Since air circulation is often restricted inside, it is speculated that indoor pollutants are far worse for humans than poor outdoor air quality. In fact, indoor pollutant levels are potentially 100 times more polluted than outdoor levels, and may pose major health risks.
There are both long- and short-term health effects of indoor air pollution. Short-term effects can include eye, nose and throat irritation as well as upper respiratory infections. These infections can range from pneumonia, headaches, nausea to allergic reactions.
Longer term effects of indoor air pollution can include chronic respiratory disease and lung cancer. There is also risk of heart disease, brain, nerve, liver and kidney damage.
Use these techniques to reduce the amount of pollutants in your home:
- Do not allow smoking in your home.
- Install a radon mitigation system to significantly reduce the level of radon gas in your home.
- Do some research on the household products that you currently use to determine if they have any harmful effects or interactions with the environment and/or your health.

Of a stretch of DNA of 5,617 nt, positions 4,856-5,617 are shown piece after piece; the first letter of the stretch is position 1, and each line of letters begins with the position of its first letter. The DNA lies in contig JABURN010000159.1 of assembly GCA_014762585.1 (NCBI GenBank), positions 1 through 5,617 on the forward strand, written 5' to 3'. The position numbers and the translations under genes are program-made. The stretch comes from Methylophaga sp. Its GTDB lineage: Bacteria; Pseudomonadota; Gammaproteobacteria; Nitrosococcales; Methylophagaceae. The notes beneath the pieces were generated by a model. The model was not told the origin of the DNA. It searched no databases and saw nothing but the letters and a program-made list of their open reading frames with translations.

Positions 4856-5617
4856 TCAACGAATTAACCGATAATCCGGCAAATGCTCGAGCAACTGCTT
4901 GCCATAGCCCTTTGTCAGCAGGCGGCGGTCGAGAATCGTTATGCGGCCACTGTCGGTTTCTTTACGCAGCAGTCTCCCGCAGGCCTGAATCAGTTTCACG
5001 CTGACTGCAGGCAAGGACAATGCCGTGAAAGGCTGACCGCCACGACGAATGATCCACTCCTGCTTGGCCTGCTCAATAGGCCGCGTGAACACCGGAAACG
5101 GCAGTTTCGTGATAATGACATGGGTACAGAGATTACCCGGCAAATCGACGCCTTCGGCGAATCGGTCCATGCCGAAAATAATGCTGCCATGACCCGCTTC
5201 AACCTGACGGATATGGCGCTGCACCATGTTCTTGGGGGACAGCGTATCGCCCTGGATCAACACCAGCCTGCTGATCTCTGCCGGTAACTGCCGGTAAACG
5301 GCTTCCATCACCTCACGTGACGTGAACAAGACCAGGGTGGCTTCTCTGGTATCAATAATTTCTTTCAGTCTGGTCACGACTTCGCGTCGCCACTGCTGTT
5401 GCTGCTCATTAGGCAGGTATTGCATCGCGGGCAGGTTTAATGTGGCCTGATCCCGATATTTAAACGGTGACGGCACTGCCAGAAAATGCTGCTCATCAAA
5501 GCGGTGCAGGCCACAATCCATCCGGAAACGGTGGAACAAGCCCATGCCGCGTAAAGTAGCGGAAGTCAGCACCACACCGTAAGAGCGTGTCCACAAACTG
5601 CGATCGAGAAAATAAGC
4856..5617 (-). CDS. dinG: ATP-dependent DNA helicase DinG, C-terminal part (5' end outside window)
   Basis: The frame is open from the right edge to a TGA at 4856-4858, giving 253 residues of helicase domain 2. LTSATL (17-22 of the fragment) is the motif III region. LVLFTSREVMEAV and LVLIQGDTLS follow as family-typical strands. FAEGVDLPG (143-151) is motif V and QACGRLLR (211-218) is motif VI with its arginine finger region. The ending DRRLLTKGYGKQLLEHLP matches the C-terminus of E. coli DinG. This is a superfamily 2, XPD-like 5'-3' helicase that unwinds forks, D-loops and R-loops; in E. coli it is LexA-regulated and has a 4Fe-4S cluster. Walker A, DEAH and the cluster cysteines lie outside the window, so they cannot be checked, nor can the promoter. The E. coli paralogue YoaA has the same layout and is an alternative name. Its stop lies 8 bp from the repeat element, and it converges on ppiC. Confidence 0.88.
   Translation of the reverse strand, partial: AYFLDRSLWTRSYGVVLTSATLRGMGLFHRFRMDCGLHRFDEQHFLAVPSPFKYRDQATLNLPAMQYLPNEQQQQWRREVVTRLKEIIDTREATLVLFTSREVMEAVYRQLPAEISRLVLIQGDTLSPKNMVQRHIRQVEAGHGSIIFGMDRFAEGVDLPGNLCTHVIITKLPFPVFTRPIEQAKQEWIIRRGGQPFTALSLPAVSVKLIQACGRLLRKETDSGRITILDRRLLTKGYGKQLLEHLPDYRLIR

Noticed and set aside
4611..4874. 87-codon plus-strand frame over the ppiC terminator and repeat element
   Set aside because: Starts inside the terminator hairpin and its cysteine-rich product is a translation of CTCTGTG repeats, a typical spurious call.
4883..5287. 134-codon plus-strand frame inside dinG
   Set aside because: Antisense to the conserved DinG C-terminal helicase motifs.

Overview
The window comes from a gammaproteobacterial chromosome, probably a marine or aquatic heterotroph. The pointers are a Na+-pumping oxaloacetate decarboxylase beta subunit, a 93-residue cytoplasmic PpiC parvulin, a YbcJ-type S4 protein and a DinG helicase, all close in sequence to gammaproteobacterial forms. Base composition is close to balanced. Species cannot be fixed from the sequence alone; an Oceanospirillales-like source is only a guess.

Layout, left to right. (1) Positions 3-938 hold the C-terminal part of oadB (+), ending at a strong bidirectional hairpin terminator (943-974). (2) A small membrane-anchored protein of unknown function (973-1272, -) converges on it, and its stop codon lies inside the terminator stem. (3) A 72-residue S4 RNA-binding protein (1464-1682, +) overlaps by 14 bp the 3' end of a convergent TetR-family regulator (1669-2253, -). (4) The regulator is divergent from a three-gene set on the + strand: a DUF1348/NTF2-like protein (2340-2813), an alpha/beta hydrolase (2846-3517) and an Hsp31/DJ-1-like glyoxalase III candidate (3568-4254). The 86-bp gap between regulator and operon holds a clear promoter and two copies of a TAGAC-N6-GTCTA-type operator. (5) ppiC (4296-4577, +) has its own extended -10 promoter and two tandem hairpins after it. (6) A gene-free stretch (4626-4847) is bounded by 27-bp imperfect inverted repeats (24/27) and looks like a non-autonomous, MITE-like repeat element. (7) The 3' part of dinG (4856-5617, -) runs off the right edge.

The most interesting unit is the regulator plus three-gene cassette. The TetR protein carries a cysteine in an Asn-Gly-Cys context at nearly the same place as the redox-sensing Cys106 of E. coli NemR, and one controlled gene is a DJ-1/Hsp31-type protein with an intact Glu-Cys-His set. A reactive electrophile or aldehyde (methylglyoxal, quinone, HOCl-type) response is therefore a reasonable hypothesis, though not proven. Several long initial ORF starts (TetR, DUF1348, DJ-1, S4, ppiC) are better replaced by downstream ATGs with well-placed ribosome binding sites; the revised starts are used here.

- Before using building materials, review the harmful health effects and, if needed, select alternative materials that are friendlier to your body.
- Monitor your home environment to make sure that there is adequate airflow and proper exhaust systems installed.
- Ventilate your house well by opening doors and windows and running fans when you are painting, using staining products or doing other home improvement tasks.
- Have a service technician inspect your appliances annually to ensure these items are working properly.
This is an important consideration both for your home and office environment. If you are an employee in an office environment concerned about the air quality of your space, consider providing a copy of this Risk Insights PDF to management for their consideration.